Where light gathering and low light performance is critical, like astronomy, for example, binoculars can have very large 100mm lenses or even more in some cases.

However, this means that they are now so large that they have to be attached to a tripod to use them which is certainly not ideal if you need easy to carry binoculars for birdwatching when out in the field. 

You can also have too much of a good thing with the binoculars supplying your eyes with more light than they need.

This relates to the size of the pupils in your eyes and how wide they are dilated depending on the available light and is in relation to the size of the shaft of light exiting the eyepieces.

This can get very technical and if you are interested, read BBR’s complete guide to the exit pupil.

42mm Binoculars
But for now, just know that a 42mm binocular, like an 8x42 or 10x42, is considered to be a standard “full sized” instrument and a good compromise between size and light gathering ability. 

Mid Sized Binoculars
Instruments with lenses around 30mm to 32mm are considered a mid-sized instrument slightly favor portability over the light gathering ability. So whilst they are perfectly fine for use during the day, they are not the ideal choice in very low light.

Compact Binoculars

Compacts
Binoculars with lenses between 18mm and 28mm are usually referred to as compact binoculars.

Here it is all about ease of carrying and portability. Thes binoculars work best in good light and are ideal for uses like hiking, camping, taking to outdoor sporting events, walking safaris, etc.
For more take a look at this article on Which Compact Binocular is Best.

Do these numbers tell the whole story?

So we have established that the binocular numbers provide the magnification and the size of the objective lenses on a bino. The surface area of the objective lenses can be calculated, which determines how much light is captured by those particular objective lenses.

The two measures, magnification, and size of objective lenses relate to the field of view. Field of view is how wide an area is encompassed in the image seen through the binocular.

As the size of the objective lens increases, so does the field of view. As the magnification on a binocular increases the field of view decreases. So almost every 8x42 has a wider field of view than a 10x42. Just remember, other factors also affect the field of view, so two 10x42 from different manufacturers may have a different field of view.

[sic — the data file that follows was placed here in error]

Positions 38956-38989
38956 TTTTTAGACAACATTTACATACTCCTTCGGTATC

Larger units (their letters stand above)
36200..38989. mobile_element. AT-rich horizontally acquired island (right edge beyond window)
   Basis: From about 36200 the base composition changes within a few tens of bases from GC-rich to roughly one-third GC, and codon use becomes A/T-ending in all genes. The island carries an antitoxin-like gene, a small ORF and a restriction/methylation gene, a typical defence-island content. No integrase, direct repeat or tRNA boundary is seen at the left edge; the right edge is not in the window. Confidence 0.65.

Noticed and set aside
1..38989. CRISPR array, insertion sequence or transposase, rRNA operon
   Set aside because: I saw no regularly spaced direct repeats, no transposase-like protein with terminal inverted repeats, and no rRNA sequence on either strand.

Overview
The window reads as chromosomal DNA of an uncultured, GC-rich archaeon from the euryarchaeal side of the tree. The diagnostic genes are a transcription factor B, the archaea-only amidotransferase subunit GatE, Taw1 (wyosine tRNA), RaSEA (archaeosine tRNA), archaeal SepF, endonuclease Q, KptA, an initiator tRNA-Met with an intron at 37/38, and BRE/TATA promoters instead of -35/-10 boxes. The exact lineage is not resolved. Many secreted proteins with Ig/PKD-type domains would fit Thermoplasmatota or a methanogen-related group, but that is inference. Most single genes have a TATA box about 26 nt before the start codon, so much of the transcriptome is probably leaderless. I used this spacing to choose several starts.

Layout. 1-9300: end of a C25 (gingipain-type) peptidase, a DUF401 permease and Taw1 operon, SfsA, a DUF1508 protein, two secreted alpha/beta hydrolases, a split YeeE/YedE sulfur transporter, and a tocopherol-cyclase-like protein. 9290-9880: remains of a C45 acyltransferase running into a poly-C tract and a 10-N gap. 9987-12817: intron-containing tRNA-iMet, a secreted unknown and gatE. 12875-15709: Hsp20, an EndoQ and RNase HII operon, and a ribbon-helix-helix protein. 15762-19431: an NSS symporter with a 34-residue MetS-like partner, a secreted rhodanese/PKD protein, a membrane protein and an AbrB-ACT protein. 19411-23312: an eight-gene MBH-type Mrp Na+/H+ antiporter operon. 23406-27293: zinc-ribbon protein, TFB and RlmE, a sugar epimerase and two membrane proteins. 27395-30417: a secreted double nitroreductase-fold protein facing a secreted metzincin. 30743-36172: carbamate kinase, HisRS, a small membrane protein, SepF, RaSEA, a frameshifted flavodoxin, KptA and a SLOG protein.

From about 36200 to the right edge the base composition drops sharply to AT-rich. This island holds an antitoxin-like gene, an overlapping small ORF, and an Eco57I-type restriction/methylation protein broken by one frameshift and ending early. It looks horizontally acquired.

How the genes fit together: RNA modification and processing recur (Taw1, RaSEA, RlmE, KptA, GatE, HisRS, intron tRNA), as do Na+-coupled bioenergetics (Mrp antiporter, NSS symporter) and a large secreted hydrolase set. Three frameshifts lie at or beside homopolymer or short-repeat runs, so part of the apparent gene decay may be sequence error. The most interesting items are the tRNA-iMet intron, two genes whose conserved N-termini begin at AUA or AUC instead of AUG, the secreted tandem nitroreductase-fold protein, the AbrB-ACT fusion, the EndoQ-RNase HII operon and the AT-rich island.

Also: The numbers do not indicate how much of the light captured is actually transmitted to the eye, as the quality of the materials used in the lenses and other components on the light path determines how much light is lost (not transmitted).

They also do not indicate the weight of binoculars, as more powerful magnification and larger objective lenses will increase the overall weight. This may determine whether the binoculars can be used handheld or using a tripod (or with a monopod).

There are many other factors that influence the suitability of binoculars for a particular intended use. How big is the eye relief? How large is the subject being observed? How far away will you be from the subject? What is the minimum focus distance?

Summary

What do the numbers on binoculars mean?
I hope you have found this article formative and that it has helped to
explain binocular numbers for you:

To recap:

  • The first number (including the X) is the power (magnification).
  • The second number (immediately following the X) is the size of the objective lenses.

Together these numbers inform you how much larger an object will appear through the binoculars, and how bright the image is seen will appear relative to the amount of light available.

Whilst the binocular numbers do not answer all the questions about a particular pair of binoculars, but it is a good start. For where to go next, take a look below:

Further Reading

Please contact me if you have any further questions.

Share

Comments are closed.